Coral-bells purpled the fallen sycamore leaves, dead, the dead versus those who attempted death, versus those who effectively fashioned out of such attempts a style akin to electric guitar shimmer swelling and unswelling like starlings when they first lift off, or like stars when, from their fixed sway, they come suddenly loose, any man letting at last go of a career spent swallowing—trying to—catastrophe’s jewel-studded tail, un- swallowable, because holy, in the way of fanfare, its gift for persuasion, how it can make of what’s ordinary, and therefore flawed of course, a thing that’s holy, for a time it seemed so, didn’t restlessness seem to be, little god of making, no less impossible in the end than any of the gods, where’s the holiness, they sleep never, they tire infrequently, to be tired bores them, distraction refined by damage would be their drug of choice hands down, if they could choose, even they don’t get to.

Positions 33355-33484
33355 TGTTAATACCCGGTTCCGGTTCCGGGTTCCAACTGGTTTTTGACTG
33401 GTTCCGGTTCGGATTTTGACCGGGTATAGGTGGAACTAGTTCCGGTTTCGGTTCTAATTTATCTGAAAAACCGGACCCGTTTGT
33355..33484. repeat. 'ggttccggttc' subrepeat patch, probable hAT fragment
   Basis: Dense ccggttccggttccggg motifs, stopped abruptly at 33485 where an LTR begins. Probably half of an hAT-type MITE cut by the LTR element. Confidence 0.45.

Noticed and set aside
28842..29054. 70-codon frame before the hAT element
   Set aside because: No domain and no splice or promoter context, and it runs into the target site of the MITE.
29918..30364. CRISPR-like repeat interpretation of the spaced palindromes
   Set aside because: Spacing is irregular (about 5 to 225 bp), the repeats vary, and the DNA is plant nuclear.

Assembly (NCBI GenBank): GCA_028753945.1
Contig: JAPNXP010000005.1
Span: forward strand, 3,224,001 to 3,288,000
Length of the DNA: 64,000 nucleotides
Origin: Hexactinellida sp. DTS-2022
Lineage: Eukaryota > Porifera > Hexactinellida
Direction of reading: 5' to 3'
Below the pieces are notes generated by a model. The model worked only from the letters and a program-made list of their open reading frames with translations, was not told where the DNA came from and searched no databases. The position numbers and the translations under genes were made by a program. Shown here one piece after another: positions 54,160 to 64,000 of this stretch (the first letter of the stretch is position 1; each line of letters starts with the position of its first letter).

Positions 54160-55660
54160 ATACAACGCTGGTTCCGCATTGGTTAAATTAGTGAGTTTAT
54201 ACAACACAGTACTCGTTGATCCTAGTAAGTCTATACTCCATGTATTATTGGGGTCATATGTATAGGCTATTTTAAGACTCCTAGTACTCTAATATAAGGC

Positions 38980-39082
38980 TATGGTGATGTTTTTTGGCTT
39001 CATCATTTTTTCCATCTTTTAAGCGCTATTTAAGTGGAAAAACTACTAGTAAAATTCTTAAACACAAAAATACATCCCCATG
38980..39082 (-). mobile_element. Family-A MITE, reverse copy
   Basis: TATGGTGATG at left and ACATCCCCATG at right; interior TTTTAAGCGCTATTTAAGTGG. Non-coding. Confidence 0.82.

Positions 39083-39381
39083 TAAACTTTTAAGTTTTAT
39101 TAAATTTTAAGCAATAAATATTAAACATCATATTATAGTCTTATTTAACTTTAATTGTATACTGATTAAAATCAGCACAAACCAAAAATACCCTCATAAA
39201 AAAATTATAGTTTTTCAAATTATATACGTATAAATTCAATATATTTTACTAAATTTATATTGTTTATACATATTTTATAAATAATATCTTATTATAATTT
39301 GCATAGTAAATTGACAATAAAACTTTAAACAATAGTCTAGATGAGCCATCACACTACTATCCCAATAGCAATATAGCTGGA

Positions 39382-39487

About this Poem
"For some reason, I have only thought of the phrase 'at bay' as meaning something like 'at a safe distance.' I was interested to learn that its chief meaning comes from hunting, that moment when an animal is forced to turn and face its attackers. Originally I wanted to call this poem 'Artillery,' after the George Herbert poem."
Born on July 23, 1959, Carl Phillips's collection The Rest of Love won the Theodore Roethke Memorial Foundation Poetry Prize and the Thom Gunn Award for Gay Male Poetry.
Date Published: 2013-12-03
Source URL: https://poets.org/poem/bay